Then I got home and got back to grading midterms. And this little Jack Johnson song comes on. Ryan loved Jack Johnson. Honestly, I could go either way, but I never change away from his songs because as silly as it sounds, it would be like switching away from my brother. Today I actually found myself listening to the lyrics of this one. And yeah...I get it universe. I get it.

Wednesday, February 22, 2017

"In the Reign of Harad IV"

22 February 2017: "Things got weird." --one of my more reticent students sharing his response to Steven Millhauser's terrific story "In the Reign of Harad IV."

I love teaching this piece every semester in ENGL 301 as it unfolds itself so well for a New Critical or Reader Response interpretation (which is where we are at this point in the semester).  A piece that works for these two very different lenses is just a delight. But the real delight in this piece (for me) is the entire concept of a master artisan making increasingly tiny miniatures. We had a lot of fun talking about why we are drawn to intricate miniatures, which led to students telling me about "tiny food." I had no idea and now I am a bit obsessed.

Tuesday, February 21, 2017

Good boy!

21 February 2017: "Well, he passed!" --the woman at the training center today after Luther's test. He ROCKED it and it was awesome.

"The River"

20 February 2017: "Choose to chance the rapids and dare to dance the tides." --Garth Brooks, "The River."

I hadn't heard this song in a couple of years and it just sort of hit me right yesterday. I needed it.

Bittersweet Road Trip

19 February 2017: "Bye." --my friend Amy, saying a temporary farewell to Luther, the guide dog she's raised for the past year and a half. We took Luther back to New York on Sunday so he could begin his testing for training. On Sunday, we dropped him off at the facility. Seeing her say good-bye to him (even though she'd see him again on Tuesday) was really tough, but also beautiful. She's done such good work with him--such generous, noble, and giving work. And it will hurt her to leave him. This simple "bye" to him said so much.

Saturday, February 18, 2017

Finding Sarah and Philip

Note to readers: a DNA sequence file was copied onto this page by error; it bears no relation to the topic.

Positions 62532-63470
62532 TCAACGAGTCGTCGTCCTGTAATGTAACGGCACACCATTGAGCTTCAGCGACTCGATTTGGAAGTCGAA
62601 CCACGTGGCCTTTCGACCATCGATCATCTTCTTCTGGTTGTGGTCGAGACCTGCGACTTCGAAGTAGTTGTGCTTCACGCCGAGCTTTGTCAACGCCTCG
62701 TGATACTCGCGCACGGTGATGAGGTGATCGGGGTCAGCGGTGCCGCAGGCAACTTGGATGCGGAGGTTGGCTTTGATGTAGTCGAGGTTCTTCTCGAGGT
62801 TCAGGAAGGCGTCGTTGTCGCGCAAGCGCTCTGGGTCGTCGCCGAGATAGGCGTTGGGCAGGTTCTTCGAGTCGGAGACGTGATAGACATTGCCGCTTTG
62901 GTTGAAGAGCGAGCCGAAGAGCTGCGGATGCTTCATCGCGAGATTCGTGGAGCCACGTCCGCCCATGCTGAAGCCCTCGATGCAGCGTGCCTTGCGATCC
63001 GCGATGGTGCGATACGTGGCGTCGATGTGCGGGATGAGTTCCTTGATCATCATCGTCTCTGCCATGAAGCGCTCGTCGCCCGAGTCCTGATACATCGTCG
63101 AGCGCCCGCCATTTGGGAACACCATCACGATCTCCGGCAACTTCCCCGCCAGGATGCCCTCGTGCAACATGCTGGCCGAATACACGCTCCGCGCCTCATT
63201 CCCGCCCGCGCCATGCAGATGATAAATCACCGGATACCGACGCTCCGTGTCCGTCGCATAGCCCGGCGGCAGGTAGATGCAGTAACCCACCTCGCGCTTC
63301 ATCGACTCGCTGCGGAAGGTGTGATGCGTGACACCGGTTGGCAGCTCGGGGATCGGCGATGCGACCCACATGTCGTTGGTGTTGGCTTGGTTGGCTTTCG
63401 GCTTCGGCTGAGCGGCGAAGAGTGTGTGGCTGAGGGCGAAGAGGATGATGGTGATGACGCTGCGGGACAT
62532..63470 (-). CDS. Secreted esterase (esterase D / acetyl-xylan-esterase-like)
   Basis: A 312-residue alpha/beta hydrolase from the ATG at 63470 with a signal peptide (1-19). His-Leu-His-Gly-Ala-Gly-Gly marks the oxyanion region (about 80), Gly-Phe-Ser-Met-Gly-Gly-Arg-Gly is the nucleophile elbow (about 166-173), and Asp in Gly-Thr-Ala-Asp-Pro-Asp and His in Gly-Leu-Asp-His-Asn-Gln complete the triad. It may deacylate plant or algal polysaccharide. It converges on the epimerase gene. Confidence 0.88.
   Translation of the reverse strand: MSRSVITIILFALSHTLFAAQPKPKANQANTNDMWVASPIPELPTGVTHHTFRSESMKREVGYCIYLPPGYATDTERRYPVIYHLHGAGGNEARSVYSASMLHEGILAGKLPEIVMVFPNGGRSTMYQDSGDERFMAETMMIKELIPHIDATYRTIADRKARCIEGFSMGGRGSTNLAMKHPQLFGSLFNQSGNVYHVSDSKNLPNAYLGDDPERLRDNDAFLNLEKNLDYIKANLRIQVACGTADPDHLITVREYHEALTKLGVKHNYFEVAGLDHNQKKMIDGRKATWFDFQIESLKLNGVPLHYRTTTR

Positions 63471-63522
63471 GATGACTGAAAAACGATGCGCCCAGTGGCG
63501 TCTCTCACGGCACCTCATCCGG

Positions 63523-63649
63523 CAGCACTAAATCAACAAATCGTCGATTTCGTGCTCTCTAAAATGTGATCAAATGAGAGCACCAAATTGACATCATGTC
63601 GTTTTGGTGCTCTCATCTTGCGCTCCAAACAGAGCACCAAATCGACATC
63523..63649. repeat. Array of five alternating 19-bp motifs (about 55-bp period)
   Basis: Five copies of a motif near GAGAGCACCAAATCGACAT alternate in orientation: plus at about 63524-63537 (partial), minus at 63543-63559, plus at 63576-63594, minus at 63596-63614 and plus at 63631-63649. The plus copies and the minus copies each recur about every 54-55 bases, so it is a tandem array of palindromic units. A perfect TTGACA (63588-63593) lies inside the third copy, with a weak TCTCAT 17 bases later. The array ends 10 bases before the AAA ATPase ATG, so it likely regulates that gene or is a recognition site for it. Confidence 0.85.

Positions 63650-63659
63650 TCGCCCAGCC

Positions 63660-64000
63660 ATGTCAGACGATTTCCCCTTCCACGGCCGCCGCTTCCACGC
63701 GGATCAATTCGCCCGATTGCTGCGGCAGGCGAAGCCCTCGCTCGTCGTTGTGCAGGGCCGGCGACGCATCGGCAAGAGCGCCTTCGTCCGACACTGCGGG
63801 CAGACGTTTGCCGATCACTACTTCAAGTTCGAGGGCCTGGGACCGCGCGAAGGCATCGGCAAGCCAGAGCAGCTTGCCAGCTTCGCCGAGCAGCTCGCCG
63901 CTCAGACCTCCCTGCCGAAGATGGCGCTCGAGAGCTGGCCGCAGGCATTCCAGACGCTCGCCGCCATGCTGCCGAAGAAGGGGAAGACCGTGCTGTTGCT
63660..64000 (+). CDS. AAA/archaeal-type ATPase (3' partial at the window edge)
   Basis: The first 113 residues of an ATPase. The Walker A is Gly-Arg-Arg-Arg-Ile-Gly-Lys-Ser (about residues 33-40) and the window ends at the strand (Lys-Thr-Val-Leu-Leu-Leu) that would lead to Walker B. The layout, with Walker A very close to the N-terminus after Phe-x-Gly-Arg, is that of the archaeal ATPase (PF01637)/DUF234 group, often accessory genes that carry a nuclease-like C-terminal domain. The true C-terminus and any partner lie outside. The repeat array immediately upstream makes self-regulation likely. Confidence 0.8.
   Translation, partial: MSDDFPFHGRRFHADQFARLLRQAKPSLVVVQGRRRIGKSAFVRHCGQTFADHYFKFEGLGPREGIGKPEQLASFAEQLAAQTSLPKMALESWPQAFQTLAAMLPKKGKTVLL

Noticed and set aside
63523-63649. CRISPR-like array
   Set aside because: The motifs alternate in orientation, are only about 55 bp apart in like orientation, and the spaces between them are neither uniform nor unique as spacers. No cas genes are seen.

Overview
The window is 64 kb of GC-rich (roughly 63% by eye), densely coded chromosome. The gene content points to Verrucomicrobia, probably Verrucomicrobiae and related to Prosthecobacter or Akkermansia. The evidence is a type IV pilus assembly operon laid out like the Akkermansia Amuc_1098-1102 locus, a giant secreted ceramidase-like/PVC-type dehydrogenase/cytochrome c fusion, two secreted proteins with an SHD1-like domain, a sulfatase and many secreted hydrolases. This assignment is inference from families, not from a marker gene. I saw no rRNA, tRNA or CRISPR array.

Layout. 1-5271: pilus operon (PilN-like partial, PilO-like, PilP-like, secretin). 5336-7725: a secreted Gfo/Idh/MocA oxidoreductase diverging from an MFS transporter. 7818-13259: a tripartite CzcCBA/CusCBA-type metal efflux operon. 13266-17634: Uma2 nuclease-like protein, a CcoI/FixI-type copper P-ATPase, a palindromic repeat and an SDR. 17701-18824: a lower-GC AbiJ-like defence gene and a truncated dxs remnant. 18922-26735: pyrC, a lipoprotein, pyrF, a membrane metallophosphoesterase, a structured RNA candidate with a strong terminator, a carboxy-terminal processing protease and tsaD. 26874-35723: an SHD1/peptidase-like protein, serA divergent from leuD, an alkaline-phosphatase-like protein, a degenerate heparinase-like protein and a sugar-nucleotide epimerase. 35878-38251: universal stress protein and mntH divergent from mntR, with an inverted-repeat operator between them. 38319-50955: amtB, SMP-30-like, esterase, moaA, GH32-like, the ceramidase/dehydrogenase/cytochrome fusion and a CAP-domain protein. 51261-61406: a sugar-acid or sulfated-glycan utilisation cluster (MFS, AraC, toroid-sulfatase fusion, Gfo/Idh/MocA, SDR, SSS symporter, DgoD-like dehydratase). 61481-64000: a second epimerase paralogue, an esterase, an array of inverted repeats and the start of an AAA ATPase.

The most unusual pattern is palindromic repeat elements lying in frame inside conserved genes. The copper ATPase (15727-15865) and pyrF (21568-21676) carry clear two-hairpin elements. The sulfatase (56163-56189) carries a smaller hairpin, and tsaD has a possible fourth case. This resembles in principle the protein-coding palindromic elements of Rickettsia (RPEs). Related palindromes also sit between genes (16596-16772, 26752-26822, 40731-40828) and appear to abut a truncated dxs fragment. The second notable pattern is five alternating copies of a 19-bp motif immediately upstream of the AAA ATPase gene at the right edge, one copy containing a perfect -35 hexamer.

18 February 2017: "She asked for the public's help. Am I not the public?" --a woman named Stephanie Dietrich, who took it upon herself to search and search for the bodies of two children whose mother had pleaded for help in locating them. You must listen to this episode of the wonderful Criminal podcast. 

Friday, February 17, 2017

Thinking about "Your Village"

17 February 2017: "I kind of thought it was about the illusion of separated suffering." --student in my ENGL 301 class, sharing an idea about Elana Bell's poem "Your Village" that kind of knocked my socks off. We were talking about how one could construct a New Critical or a Reader Response interpretation and I was stumbling through an extemporaneous "universal human theme" for the New Critical perspective. And then my student came up with this. Love it.

For the record, I've blogged about this poem before. I wish it weren't still so relevant, but simultaneously, I sure am glad it exists.

Thursday, February 16, 2017

Spaces between...

16 February 2017: "Is there any room between...'I don't owe you, like, the condescending "I respect your point of view"' and 'I'm still interested in trying to understand where you come from and think about how I might get you to think about this a little bit differently?'" --Emily Bazelon on this week's Slate Culture Gabfest.

This segment started off as an interesting discussion of SNL in the age of Trump, but then took a turn into a really cool discussion of how to talk with his supporters (if at all). I am not sure of the full answer I would give to Bazelon's question, but the answer has to be yes, right? How do we thread that needle?